Friday, March 24, 2017 - 12:00pm
169 McNeil Building
Medical Sociology: Susan Bell, Professor of Sociology, Drexel University
"A Place-Sensitive Perspective on Outpatient Hospital Care for Immigrant and Refugee Patients"

This paper is based on a hospital ethnography that investigates healthcare architecture in an increasingly large, complex, and urgent global health issue: caring for refugees and other migrants. It analyzes places in two outpatient hospital clinics in one US hospital – waiting rooms, teaching areas and exam rooms – to explore how place matters in hospital care. Following Gieryn (2000) it takes into account the hospital’s geographic location, material form, and investment with meaning. It argues that hospitals are nodes in a transnational network of immigrant and refugee patients that flows into and out of them. The argument is developed by examining the impact and reconfiguration of physical space, routines, regulations, and technologies in encounters between adult immigrant/refugee patients and caregivers. It is based on 9 months of fieldwork in 2012 that included following 69 adult immigrant and refugee men and women patients and observing their encounters with interpreters and clinic staff. Its inclusion of a transnational dimension to understanding place-specific hospital care adds conceptual and empirical depth to the study of how place matters in 21st century hospitals.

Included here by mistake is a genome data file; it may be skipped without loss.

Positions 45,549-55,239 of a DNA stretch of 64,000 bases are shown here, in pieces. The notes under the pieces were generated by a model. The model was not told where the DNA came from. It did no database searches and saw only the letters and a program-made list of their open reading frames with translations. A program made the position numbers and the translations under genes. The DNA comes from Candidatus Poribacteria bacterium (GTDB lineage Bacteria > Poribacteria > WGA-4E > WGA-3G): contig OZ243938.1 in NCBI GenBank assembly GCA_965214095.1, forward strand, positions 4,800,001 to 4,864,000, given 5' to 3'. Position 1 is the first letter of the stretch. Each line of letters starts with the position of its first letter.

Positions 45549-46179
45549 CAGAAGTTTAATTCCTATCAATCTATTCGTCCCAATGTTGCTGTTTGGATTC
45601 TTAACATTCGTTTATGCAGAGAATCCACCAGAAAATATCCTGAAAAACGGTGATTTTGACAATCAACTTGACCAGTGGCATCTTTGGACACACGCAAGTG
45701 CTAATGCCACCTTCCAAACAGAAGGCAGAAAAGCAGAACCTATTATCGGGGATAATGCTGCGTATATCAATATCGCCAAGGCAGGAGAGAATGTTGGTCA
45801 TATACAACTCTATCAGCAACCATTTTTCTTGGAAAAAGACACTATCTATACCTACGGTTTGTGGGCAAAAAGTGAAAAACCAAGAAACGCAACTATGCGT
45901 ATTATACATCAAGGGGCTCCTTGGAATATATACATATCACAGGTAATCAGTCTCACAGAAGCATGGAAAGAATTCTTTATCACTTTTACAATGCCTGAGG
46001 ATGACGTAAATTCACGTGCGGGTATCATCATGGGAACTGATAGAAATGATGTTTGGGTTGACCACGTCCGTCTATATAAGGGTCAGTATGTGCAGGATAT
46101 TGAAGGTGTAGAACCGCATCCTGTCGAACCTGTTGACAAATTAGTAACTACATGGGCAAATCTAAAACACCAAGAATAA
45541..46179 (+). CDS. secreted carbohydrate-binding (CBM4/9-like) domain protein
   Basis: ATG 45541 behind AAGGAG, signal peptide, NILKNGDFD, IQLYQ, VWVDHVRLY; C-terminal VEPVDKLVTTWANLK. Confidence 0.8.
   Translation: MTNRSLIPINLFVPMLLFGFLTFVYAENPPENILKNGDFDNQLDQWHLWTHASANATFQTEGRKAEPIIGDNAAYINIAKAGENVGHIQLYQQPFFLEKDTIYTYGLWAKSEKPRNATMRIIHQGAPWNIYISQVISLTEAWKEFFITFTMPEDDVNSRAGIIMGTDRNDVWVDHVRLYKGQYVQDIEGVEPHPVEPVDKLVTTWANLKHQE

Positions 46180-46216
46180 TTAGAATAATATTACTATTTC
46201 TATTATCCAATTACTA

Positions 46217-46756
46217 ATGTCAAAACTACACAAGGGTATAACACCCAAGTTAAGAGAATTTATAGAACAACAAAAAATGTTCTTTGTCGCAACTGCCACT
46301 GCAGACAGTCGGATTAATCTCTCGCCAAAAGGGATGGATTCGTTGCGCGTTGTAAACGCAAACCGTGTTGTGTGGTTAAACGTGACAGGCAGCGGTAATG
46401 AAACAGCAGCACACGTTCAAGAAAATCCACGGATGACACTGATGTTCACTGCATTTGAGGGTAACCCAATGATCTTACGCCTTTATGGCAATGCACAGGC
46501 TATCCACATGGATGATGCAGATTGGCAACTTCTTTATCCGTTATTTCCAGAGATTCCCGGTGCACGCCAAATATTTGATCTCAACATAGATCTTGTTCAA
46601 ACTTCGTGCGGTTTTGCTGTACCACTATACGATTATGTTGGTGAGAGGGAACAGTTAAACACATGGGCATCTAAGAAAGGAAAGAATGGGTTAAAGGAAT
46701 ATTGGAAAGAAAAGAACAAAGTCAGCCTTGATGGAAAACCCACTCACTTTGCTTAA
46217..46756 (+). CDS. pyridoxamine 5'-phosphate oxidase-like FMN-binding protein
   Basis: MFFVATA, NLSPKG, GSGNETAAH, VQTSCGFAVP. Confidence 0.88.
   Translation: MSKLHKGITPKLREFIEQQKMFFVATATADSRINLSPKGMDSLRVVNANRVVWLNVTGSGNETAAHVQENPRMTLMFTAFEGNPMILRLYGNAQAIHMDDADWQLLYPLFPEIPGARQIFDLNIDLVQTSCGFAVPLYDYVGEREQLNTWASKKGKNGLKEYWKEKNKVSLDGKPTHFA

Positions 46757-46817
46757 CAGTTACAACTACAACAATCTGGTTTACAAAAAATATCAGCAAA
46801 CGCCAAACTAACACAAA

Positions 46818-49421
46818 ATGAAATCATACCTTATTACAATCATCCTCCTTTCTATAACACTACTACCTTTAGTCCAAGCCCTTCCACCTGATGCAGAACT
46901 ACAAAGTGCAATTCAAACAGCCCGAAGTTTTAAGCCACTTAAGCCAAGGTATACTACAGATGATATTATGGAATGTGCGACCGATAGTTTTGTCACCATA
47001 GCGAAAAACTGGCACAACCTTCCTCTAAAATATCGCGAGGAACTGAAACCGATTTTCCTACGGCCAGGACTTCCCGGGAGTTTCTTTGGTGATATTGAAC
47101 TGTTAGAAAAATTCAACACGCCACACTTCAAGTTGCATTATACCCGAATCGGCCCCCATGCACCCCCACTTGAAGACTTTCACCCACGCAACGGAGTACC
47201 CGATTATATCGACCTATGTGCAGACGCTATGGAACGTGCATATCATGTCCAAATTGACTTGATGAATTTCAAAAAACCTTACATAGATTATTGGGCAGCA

Friday, March 31, 2017 - 12:00pm
169 McNeil Building
Culture, Ethnography, and Interaction: Hae Yeon Choo, Assistant Professor of Sociology (Univ. of Toronto)
Decentering Citizenship: Gender, Labor, and Migrant Rights in South Korea

Decentering Citizenship follows three groups of Filipina migrants' struggles to belong in South Korea: factory workers claiming rights as workers, wives of South Korean men claiming rights as mothers, and hostesses at American military clubs who are excluded from claims—unless they claim to be victims of trafficking. Moving beyond laws and policies, Hae Yeon Choo examines how rights are enacted, translated, and challenged in daily life and ultimately interrogates the concept of citizenship. Choo reveals citizenship as a language of social and personal transformation within the pursuit of dignity, security, and mobility. Her vivid ethnography of both migrants and their South Korean advocates illuminates how social inequalities of gender, race, class, and nation operate in defining citizenship. Decentering Citizenship argues that citizenship emerges from negotiations about rights and belonging between South Koreans and migrants. As the promise of equal rights and full membership in a polity erodes in the face of global inequalities, this decentering illuminates important contestation at the margins of citizenship.


Hae Yeon Choo is Assistant Professor of Sociology and Affiliated Faculty of the Asian Institute and the Women and Gender Studies Institute at the University of Toronto.

Friday, April 7, 2017 - 12:00pm
169 McNeil Building
Race, Ethnicity, and Immigration Workshop: Angela Simms, Ph.D. Student, Penn Sociology
Friday, April 21, 2017 - 12:00pm
169 McNeil Building
Second Year Paper Presentations